Volatility to pick up as busy week begins?


  • European stocks pullback from 2019 highs
  • Several key economic events in the coming days
  • Oil remains under pressure after Friday's swoon

What could be a major week for financial markets has begun in a pretty upbeat fashion with stock markets in Europe hitting their highest levels of the year while US futures are within a whisker of their record peak ahead of the cash session. However, the foray higher has run into resistance in recent trade and with a busy week on the economic calendar to come we could be set for a pick-up in volatility. In London the FTSE trades up by single-digits at the time of writing as the pound is edging higher and trades in the green on the day against all its major peers.


Central banks, manufacturing data and employment in focus   

The main event on traders’ radars will likely be the Fed rate decision on Wednesday evening where markets are expecting the US central bank to reaffirm their dovish view. Despite a strong US GDP print on Friday, White House economic adviser Larry Kudlow wasted little time in once more calling for a rate cut and despite data in the world’s largest economy continuing to outperform its peers the market is still pricing in a better chance of the next move in the Fed funds rate being a cut rather than a hike.


On the US data front, Wednesday’s PMI release and Friday jobs report are two tier 1 releases to keep an eye on, while the markets will also be watching keenly to see how the latest manufacturing figures from China come in. Closer to home, Super Thursday rolls around once more for the Bank of England with Governor Carney and fellow MPC members widely seen as keeping rates on hold at 0.75%. Given the longer Brexit extension there is some scope for a bit of a hawkish tilt from the BoE, but it still seems unlikely that the bank would risk hiking anytime soon given the ongoing political uncertainty.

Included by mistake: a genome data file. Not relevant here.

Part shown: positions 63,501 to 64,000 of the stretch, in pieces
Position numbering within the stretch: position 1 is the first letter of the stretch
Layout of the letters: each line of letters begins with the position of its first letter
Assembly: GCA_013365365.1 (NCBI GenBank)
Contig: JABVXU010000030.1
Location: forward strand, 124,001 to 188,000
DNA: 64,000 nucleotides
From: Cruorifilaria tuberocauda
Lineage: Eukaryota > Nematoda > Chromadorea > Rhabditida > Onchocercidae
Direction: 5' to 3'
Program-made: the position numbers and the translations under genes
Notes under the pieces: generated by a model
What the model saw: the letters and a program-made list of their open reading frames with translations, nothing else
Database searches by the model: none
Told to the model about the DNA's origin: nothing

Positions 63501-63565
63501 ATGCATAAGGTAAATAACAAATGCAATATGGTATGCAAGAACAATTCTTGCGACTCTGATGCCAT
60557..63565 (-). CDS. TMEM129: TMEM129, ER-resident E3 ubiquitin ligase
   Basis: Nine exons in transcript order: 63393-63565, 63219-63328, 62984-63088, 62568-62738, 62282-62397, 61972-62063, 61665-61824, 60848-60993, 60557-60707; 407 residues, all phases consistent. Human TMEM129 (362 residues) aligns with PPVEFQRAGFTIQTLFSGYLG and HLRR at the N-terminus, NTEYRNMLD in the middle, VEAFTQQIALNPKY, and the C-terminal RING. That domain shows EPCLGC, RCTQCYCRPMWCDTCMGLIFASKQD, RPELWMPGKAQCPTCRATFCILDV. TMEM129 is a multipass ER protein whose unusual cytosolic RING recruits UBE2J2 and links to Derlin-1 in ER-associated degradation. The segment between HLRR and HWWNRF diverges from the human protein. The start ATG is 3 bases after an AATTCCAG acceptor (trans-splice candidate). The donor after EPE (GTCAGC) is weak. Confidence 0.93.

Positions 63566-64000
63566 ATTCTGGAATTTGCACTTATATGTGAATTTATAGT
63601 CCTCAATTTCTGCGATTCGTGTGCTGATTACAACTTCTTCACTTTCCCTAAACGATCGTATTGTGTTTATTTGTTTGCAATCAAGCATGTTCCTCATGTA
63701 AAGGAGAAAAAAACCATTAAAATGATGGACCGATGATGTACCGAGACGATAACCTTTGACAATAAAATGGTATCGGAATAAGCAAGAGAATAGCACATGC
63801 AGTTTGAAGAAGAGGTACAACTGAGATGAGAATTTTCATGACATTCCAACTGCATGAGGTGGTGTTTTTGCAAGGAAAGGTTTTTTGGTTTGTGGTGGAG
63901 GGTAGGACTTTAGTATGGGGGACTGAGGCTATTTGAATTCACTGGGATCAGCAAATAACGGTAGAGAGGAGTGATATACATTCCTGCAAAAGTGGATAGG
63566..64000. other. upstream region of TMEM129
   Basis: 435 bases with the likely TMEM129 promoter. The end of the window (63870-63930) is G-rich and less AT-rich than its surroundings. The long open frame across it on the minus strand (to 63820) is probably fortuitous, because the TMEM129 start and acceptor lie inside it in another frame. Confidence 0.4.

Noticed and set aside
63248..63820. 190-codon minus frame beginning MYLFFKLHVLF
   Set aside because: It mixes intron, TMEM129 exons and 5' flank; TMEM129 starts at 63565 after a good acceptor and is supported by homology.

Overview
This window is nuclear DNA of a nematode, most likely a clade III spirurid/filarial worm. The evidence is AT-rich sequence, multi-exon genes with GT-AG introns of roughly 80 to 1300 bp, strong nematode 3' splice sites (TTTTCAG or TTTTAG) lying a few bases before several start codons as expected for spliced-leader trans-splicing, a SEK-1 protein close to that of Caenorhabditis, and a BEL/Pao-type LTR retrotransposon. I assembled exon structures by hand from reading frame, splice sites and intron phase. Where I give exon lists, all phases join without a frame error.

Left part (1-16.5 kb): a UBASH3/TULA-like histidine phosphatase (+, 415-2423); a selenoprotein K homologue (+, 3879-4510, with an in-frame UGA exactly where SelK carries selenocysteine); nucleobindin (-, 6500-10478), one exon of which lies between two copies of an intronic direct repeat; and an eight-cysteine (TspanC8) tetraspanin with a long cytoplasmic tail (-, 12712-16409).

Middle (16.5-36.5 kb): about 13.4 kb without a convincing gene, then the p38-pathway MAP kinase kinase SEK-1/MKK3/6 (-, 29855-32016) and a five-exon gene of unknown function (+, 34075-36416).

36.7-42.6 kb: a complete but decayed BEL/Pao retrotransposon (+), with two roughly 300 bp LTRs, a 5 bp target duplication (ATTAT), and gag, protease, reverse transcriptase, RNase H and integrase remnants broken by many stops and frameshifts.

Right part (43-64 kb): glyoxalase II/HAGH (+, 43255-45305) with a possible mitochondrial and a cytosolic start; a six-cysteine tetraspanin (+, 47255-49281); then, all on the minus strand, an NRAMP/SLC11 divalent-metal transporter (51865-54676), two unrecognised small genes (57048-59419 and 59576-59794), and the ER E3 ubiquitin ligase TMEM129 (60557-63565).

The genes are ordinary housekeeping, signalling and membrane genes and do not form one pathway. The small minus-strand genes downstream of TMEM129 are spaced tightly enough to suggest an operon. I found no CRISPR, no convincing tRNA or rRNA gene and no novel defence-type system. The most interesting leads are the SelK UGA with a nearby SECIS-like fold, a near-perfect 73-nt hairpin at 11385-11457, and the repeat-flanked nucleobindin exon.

Crude Oil pulls back on sanctions talk

Last week saw the price of Oil hit a 6-month high as reports that US waivers on Iran were due to expire sparked fears of a supply shock, but the market made a pretty sharp reversal on Friday erasing all the gains and actually ending lower for the week. Reports that China would be exempt from the sanctions caused price to dip before news that US president Trump had contacted OPEC to increase supply caused Brent crude to fall by as much as 4%. Both these reports are yet to be confirmed as true but what is telling is the market reaction and after an incredible rise of more than a third since the start of the year, the price of oil could now be set to come back under pressure in the days and weeks ahead.        


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